This weekend I walked up and down the Bowery and around Sara D. Roosevelt Park in NYC to see what ideas were on offer at the street festival called “StreetFest,” organized by the New Museum in conjunction with its Festival of Ideas for the New City.

I knew I wanted to see this street festival back in December when I read the call for entries from Storefront for Art and Architecture. Entrants were asked to “re-envision the performativity—the material, social and educational possibilities—of temporary outdoor structures” with modular designs. That made me think of the Uni.

I also went looking for potential program partners and programming ideas.

It was a wonderful event, with lots of ideas to sink your teeth into. Design of the festival infrastructure itself turned out to be a very small part of things. Instead, what stood out was the way in which the festival format offered a great platform for diverse organizations to engage the public with the content of their work. It also clearly inspired some groups to try new engagement strategies. I sat down to get a short lecture on the “Taste of Bubbles” from an expert as part of Cabinet Magazine’s “University-on-the-Bowery.” The Van Alen Institute’s outdoor “reading room” set-up reminded me of our effort to provide an outdoor reading room at the Main Street and August Moon festivals in Boston’s Chinatown in connection with our Storefront Library project.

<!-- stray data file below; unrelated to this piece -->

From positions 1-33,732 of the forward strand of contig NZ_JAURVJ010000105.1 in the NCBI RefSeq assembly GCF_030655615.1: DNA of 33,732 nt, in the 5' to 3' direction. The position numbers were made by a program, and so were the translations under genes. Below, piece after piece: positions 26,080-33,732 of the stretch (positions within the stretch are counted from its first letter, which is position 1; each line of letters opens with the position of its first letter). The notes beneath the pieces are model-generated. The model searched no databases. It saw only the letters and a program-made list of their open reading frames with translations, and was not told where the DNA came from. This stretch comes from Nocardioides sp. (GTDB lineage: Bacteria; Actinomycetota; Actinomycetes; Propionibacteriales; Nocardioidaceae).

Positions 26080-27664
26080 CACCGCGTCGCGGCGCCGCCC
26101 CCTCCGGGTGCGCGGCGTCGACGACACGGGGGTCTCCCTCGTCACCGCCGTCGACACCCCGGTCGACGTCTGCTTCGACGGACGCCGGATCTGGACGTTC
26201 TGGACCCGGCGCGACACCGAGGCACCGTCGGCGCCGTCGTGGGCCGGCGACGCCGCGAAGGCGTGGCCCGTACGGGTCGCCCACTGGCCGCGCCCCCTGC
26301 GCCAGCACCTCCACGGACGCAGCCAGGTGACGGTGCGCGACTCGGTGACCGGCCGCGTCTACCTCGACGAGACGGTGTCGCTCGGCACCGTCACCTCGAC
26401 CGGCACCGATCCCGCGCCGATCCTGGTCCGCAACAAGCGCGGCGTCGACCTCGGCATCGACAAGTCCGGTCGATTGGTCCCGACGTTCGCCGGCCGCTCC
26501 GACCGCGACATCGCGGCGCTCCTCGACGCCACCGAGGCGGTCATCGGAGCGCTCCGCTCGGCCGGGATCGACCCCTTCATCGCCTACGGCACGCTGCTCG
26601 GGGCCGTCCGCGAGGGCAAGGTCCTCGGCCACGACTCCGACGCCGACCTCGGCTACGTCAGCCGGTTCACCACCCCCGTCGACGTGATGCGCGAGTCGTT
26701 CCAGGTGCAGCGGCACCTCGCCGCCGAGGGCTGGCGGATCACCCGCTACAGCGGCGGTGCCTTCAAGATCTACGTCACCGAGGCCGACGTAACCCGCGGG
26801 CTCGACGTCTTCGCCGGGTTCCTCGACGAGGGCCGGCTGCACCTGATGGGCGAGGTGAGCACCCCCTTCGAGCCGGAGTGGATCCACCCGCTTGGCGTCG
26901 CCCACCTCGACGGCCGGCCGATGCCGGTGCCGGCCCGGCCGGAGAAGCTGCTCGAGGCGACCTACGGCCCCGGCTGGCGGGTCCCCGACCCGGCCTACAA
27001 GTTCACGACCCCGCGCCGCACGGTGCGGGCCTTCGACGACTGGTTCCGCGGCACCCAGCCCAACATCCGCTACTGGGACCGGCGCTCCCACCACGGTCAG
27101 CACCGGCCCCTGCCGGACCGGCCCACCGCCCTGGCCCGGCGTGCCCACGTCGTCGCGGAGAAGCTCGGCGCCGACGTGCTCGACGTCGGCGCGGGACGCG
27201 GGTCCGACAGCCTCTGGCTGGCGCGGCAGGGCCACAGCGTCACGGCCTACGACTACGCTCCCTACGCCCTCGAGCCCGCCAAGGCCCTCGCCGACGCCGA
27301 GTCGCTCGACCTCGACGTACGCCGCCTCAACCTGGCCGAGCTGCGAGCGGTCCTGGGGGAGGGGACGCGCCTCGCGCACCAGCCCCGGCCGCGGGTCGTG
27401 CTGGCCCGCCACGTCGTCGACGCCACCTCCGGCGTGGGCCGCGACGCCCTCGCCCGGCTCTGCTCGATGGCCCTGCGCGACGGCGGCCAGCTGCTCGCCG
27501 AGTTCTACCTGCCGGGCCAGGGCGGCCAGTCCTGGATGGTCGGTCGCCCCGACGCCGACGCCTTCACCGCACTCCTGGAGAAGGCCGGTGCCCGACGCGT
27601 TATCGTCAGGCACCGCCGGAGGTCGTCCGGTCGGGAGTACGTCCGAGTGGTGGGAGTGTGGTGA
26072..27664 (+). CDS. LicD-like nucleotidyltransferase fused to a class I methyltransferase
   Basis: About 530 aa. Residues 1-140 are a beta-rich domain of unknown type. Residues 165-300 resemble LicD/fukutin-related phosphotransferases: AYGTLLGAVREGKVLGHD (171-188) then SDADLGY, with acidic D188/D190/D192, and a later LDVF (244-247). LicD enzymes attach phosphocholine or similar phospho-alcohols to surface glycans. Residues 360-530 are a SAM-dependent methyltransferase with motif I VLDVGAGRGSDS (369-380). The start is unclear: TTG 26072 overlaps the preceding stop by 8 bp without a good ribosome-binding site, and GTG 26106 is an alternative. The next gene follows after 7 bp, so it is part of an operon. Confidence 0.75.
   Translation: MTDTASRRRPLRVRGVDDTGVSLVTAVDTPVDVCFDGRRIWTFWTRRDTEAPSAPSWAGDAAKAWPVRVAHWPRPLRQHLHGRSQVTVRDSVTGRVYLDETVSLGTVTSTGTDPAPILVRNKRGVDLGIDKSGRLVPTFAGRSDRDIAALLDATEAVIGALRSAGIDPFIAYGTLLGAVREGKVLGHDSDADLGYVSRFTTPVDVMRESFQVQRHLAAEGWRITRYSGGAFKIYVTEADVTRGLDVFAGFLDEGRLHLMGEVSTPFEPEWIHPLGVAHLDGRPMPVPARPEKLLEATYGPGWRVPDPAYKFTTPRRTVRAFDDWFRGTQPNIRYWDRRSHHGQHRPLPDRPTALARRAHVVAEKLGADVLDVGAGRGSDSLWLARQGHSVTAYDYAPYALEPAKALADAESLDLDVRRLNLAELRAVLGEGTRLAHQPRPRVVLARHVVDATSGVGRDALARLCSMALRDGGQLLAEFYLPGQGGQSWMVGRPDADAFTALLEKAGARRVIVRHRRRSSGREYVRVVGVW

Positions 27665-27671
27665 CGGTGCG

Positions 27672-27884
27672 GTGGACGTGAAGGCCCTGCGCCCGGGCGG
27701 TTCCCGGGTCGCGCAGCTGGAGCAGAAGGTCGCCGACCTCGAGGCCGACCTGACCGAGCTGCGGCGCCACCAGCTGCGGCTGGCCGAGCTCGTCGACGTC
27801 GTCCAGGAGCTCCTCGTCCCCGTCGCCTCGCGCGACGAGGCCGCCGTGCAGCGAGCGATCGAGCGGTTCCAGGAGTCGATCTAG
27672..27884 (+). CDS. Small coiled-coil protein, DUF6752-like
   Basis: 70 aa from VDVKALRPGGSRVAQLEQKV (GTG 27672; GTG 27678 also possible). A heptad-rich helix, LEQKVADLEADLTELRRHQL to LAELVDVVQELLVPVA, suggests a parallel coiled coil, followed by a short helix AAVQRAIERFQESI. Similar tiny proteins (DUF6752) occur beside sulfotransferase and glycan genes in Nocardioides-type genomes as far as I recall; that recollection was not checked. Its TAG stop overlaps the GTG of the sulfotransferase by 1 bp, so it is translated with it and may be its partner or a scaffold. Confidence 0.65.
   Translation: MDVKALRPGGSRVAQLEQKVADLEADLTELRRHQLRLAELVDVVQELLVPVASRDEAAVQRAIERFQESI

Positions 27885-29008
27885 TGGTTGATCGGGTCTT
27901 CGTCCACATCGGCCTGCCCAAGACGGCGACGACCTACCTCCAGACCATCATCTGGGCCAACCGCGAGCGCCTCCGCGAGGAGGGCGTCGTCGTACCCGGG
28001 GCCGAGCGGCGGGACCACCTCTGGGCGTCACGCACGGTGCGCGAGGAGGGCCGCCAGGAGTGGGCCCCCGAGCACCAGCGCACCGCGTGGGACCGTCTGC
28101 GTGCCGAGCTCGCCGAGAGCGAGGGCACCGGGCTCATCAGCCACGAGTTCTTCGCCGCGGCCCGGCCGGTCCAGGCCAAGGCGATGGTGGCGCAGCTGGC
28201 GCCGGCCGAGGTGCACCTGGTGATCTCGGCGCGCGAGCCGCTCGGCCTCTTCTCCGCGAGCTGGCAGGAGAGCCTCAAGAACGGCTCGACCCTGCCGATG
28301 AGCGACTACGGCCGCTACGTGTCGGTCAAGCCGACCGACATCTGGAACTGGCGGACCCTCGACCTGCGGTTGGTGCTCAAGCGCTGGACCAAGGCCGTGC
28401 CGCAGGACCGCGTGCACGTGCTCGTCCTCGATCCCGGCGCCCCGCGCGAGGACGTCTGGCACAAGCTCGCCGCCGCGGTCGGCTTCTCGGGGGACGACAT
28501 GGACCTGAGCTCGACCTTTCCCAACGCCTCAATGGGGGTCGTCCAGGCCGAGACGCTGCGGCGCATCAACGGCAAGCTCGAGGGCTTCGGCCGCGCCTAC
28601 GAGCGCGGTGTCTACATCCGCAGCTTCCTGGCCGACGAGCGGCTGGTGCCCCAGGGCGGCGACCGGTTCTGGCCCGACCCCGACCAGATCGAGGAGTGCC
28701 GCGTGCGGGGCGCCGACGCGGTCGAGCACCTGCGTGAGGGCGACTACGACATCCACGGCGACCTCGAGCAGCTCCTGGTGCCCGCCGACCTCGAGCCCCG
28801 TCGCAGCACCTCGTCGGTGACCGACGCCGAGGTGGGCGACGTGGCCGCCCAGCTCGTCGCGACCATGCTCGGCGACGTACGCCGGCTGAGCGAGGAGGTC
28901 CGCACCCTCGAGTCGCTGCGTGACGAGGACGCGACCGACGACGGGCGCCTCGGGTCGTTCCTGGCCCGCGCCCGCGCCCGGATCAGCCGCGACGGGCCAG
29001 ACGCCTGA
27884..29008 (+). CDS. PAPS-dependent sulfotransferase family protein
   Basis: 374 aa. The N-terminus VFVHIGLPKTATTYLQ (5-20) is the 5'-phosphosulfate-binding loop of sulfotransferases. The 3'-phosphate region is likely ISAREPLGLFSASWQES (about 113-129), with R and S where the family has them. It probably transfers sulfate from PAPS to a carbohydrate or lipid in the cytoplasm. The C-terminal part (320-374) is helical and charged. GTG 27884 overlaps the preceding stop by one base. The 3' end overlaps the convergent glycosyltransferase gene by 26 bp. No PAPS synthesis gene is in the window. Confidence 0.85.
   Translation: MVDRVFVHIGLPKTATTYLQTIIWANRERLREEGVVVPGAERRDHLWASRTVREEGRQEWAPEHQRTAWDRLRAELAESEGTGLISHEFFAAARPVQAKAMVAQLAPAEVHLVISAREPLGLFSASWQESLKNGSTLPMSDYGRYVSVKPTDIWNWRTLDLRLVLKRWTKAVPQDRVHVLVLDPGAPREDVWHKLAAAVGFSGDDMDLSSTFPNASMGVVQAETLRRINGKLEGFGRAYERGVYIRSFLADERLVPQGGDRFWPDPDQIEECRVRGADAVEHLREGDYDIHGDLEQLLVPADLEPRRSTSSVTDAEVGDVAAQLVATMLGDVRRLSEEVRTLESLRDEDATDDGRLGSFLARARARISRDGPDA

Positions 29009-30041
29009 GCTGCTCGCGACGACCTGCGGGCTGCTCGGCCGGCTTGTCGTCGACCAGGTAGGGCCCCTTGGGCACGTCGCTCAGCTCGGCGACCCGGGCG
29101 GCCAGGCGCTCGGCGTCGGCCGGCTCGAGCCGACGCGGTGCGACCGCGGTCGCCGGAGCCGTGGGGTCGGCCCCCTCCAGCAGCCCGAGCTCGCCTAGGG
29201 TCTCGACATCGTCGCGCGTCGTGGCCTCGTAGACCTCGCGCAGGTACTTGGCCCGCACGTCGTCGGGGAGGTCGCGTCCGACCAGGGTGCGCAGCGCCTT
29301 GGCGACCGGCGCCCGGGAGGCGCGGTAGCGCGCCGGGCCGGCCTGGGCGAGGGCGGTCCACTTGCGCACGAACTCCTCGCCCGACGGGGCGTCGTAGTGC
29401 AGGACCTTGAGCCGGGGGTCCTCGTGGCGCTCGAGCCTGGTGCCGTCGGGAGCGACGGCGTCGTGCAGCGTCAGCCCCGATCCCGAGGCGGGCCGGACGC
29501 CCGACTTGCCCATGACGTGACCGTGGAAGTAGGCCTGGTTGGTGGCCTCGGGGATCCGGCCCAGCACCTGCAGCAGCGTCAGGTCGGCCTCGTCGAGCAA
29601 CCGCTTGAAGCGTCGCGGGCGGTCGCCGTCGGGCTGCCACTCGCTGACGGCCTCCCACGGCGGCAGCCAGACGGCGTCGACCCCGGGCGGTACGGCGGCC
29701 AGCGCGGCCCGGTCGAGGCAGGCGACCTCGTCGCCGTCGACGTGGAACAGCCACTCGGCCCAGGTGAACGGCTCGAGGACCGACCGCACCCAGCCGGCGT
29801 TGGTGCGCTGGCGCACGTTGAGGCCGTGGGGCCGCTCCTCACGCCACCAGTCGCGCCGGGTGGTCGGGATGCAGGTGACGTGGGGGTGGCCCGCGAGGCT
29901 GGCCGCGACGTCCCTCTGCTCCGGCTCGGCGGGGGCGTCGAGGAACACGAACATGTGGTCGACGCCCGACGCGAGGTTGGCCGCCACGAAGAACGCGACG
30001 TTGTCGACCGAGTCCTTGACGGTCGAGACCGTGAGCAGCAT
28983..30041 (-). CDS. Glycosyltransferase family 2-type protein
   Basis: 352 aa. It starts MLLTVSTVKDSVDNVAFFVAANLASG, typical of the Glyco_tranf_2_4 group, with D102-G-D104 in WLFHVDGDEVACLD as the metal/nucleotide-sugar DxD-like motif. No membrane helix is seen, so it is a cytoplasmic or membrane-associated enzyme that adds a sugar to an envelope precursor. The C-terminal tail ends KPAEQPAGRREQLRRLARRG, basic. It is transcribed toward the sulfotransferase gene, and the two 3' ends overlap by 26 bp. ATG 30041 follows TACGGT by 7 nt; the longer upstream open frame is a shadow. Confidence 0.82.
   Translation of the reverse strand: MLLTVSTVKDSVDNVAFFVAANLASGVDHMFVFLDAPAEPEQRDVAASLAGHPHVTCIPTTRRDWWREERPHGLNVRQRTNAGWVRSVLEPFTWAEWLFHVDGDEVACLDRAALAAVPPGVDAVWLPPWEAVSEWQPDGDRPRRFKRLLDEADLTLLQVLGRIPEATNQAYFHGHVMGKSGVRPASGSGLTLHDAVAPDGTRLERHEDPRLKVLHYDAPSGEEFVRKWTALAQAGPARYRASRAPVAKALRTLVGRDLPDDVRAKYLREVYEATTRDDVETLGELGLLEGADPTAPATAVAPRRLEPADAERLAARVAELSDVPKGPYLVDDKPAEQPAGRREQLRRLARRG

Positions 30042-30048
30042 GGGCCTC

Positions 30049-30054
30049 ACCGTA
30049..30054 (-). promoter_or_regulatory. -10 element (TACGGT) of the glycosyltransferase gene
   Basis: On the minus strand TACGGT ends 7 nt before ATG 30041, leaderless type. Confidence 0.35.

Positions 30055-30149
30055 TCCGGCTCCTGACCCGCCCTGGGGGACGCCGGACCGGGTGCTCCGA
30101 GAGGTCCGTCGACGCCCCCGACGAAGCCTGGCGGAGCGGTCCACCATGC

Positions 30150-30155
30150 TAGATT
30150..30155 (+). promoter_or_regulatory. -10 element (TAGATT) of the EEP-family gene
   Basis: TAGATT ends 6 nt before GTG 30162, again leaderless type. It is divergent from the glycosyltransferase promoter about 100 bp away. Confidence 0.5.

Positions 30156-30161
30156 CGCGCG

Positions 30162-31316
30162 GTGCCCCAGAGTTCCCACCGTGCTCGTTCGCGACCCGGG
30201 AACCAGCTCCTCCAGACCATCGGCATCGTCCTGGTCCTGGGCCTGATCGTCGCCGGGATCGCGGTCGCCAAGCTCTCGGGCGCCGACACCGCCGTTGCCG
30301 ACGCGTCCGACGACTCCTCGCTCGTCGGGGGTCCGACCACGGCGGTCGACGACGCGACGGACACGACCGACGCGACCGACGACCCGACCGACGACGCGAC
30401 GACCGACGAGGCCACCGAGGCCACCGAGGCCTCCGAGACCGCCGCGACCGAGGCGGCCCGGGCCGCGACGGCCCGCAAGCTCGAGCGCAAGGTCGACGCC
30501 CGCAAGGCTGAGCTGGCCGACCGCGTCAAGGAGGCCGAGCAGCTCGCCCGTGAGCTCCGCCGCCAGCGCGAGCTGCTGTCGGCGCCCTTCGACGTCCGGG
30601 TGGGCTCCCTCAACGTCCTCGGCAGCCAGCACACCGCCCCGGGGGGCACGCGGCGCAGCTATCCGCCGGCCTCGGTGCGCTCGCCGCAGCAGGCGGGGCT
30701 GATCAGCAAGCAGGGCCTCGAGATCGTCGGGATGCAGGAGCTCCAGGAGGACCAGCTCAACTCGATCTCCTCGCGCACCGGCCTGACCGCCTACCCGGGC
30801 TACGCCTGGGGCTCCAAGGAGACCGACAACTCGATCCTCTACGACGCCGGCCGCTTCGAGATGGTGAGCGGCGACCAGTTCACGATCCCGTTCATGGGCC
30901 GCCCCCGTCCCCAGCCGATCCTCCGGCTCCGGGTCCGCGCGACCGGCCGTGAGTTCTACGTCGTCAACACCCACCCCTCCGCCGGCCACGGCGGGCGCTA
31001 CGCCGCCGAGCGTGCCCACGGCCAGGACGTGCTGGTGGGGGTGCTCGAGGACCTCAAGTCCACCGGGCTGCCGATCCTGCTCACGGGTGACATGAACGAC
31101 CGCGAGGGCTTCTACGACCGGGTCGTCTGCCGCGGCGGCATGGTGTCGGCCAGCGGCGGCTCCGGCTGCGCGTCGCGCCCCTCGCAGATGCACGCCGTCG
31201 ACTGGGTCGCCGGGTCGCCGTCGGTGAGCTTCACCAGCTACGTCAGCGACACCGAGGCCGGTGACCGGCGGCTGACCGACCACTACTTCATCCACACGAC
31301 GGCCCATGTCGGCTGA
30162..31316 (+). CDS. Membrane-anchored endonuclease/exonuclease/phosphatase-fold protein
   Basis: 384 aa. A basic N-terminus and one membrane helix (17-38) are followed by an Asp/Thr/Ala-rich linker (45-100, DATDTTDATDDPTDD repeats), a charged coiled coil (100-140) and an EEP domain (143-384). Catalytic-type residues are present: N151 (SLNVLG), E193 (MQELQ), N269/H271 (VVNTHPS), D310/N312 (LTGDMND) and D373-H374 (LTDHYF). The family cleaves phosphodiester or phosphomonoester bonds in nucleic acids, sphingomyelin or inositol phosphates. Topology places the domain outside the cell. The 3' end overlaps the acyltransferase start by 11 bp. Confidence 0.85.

I was struck by the number of custom-made conveyances and kits which enabled programs to “pop-up” in all manner of spaces and reach outside the walls of institutions. Christopher Robbins plans to take his new mobile video booth to the soccer fields of Corona Park in Flushing, Queens, this summer in connection with his Ghana Think Tank project.

The prompt on this blackboard stanchion seemed to sum up the approach taken by most of the groups involved in StreetFest: these are grass-roots organizations trying to connect with the “man-on-the-street.”